The Government has signalled a major U-turn in its reforms of the justice system to make it easier for the victims of domestic violence to claim legal aid.
Ministers had faced criticism that new legislation going through Parliament would make it too difficult for people abused by their partners to get the advice as the definition of domestic violence was too narrow.
But Ken Clarke, the Justice Secretary, said yesterday the Government was amending the Legal Aid, Sentencing and Punishment of Offenders Bill to make it easier for both women and men to receive the taxpayer-funded support.
He said any victim whose partner or ex-partner had a caution for violence against them would be entitled to aid, while a note from a GP would also entitle them to support. Under the Government's original plans, only people who had pursued their domestic violence case through the courts would be able to claim legal aid.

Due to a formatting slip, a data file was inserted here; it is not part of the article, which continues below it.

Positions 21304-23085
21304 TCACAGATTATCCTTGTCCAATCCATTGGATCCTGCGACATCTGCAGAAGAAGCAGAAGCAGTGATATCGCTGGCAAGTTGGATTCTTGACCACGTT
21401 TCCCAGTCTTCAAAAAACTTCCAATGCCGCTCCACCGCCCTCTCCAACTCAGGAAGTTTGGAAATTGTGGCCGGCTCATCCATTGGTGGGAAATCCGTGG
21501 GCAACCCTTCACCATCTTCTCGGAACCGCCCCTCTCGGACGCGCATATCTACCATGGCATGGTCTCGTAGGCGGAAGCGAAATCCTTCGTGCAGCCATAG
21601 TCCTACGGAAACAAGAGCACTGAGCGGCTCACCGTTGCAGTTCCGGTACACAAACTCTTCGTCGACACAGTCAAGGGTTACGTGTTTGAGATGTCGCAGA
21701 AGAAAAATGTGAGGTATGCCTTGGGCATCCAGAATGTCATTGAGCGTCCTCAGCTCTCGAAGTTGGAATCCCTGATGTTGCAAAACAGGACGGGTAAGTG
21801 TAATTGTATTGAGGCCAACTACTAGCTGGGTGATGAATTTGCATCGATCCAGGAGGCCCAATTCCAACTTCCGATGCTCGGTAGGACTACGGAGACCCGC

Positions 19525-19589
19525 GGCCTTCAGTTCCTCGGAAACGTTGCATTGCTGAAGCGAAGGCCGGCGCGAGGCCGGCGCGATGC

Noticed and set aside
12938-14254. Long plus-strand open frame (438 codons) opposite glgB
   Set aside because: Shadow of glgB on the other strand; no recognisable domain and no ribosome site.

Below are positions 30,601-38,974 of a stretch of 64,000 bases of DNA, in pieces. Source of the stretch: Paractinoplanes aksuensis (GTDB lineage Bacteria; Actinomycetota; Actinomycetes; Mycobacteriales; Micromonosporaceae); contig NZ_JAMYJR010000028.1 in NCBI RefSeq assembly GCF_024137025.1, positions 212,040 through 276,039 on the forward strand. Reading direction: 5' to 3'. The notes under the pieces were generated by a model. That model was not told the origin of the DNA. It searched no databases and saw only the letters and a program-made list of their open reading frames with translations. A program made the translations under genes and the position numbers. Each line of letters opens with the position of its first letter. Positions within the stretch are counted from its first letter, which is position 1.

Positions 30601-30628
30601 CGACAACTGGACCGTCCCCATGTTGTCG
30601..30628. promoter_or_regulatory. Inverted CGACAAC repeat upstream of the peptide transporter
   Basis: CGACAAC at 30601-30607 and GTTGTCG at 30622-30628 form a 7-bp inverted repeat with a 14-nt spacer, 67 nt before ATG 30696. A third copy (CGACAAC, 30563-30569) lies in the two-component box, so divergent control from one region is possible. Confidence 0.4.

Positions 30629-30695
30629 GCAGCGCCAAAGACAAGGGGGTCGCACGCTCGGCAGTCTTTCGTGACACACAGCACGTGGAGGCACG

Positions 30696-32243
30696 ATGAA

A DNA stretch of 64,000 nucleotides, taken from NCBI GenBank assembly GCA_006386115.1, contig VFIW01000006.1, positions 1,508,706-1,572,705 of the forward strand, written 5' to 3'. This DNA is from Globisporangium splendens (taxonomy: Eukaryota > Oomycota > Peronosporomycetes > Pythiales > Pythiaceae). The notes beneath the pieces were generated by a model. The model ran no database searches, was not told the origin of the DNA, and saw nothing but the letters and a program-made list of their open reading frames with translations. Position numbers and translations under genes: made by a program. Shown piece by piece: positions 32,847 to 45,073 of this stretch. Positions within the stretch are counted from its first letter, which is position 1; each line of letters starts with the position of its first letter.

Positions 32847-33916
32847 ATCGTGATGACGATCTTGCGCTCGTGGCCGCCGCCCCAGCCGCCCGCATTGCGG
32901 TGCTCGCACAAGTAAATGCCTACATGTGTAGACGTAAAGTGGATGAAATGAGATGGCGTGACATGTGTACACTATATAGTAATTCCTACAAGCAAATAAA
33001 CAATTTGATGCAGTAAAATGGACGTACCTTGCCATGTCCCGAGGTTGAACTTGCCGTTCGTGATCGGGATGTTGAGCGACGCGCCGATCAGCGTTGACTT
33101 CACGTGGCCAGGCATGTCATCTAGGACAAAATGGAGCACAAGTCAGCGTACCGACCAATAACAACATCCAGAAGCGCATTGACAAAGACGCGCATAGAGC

But campaigners said that many women were too scared to make a complaint to police for fear of reprisals and so would be unable to claim the legal support they needed.
Mr Clarke told the Commons the changes were “fairly formidable”. He said: “The Government has responded, because of our concern on domestic violence, pretty generously.”
He told the Commons the Government would be adopting the Association of Chief Police Officers' definition of domestic violence, which not only includes physical abuse, but emotional and psychological harm as well.
Women and men admitted to a refuge and those receiving social services support will also be entitled to claim legal aid.
Mr Clarke made the U-turn following a series of defeats in the House of Lords. But he insisted that the Government would not be making any further concessions.Reuse content